The National Socialists propagated the image of the healthy, strong, and racially « pure » body of peasant women and men in manifold ways. Mass events, folk festivals, and cultural events served exactly the purpose of staging this image. The beauty and superiority of the « German body » was particularly celebrated in dance, sports, and music, as well as art and photography. These pictures were deliberately used to establish certain norms that also influenced the « physical education » of man. Specially established peasant schools aimed at training strong, beautiful, and fit bodies.
The name associated with the Reich School in public next to that of Richard Walther Darré was Rudolf Bode, who had been appointed its sports director in the summer of 1935. Bode had made a name for himself as a völkisch-oriented sports educator; à convinced National Socialist and determined anti-Semite from the outset, he championed « German gymnastics ». He specially developed the « Neuhaus gymnastics » for the peasant youth. It was to be « practicable for everyone, organically right, physically effective, eliciting joy, equally suitable for both sexes, not requiring more than a little space, allowing intensification, culturally significant, and impressive for the observer », as Bode pointed out in his guidance book. [...] Folk dances and folk songs to be performed in large groups were a special item on the agenda.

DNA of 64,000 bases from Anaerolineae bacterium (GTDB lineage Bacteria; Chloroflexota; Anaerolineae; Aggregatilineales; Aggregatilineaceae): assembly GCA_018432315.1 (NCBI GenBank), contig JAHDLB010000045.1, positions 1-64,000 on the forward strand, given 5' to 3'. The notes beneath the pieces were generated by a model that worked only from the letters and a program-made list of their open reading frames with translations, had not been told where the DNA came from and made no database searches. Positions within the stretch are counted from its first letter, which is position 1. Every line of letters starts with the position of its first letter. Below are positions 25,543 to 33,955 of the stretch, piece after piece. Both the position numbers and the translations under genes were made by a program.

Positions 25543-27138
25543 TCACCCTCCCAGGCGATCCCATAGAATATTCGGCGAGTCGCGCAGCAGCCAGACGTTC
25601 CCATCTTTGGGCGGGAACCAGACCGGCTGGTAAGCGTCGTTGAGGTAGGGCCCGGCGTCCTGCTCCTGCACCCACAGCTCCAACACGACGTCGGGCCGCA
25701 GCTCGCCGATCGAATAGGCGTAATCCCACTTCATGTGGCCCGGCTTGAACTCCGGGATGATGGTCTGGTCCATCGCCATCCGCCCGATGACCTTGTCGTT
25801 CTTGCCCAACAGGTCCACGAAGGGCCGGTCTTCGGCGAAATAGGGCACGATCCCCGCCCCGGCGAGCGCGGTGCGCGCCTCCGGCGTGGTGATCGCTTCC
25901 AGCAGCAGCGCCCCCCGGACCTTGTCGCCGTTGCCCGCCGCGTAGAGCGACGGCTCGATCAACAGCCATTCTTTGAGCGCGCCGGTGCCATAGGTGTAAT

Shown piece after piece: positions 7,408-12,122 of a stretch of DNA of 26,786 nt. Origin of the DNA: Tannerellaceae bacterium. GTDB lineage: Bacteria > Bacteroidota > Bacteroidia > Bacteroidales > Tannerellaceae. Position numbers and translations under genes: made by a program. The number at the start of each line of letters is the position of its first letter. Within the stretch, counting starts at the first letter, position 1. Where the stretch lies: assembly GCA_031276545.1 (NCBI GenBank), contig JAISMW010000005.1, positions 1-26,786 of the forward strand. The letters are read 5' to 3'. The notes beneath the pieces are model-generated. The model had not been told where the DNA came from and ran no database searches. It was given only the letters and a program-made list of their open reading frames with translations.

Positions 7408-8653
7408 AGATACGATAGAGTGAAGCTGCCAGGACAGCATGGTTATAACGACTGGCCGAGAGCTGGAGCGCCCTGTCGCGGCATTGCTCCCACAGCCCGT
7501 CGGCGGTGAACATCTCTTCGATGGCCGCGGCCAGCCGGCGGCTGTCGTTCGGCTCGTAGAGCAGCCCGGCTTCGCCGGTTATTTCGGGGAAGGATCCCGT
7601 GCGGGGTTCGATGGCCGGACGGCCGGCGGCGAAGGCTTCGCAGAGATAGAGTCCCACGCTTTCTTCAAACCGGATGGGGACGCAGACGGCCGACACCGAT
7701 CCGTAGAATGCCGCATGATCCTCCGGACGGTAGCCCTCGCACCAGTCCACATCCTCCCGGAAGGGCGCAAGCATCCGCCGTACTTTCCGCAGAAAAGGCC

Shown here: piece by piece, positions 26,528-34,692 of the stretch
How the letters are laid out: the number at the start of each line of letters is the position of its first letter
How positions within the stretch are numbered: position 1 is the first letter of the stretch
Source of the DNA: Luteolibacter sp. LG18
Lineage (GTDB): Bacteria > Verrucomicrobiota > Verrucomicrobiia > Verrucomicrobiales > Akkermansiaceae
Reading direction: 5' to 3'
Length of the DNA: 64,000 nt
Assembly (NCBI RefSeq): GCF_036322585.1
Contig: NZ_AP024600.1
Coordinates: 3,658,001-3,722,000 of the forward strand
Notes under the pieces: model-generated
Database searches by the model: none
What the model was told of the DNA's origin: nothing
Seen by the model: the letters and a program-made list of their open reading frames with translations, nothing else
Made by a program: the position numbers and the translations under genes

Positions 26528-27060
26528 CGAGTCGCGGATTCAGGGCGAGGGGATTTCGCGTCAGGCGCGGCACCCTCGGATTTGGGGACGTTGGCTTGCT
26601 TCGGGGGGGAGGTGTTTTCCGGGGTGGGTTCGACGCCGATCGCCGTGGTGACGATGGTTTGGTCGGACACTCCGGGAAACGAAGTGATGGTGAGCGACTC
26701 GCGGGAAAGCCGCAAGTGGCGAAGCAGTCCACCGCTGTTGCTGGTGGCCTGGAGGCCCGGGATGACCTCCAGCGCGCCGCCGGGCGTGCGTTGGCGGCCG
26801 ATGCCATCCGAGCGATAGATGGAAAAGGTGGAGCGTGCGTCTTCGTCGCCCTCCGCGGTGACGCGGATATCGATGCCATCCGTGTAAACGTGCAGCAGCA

Serving racial politics
Anna Koppitz’s photographs for Reich Minister R. Walther Darré
Magdalena Vuković (ed.)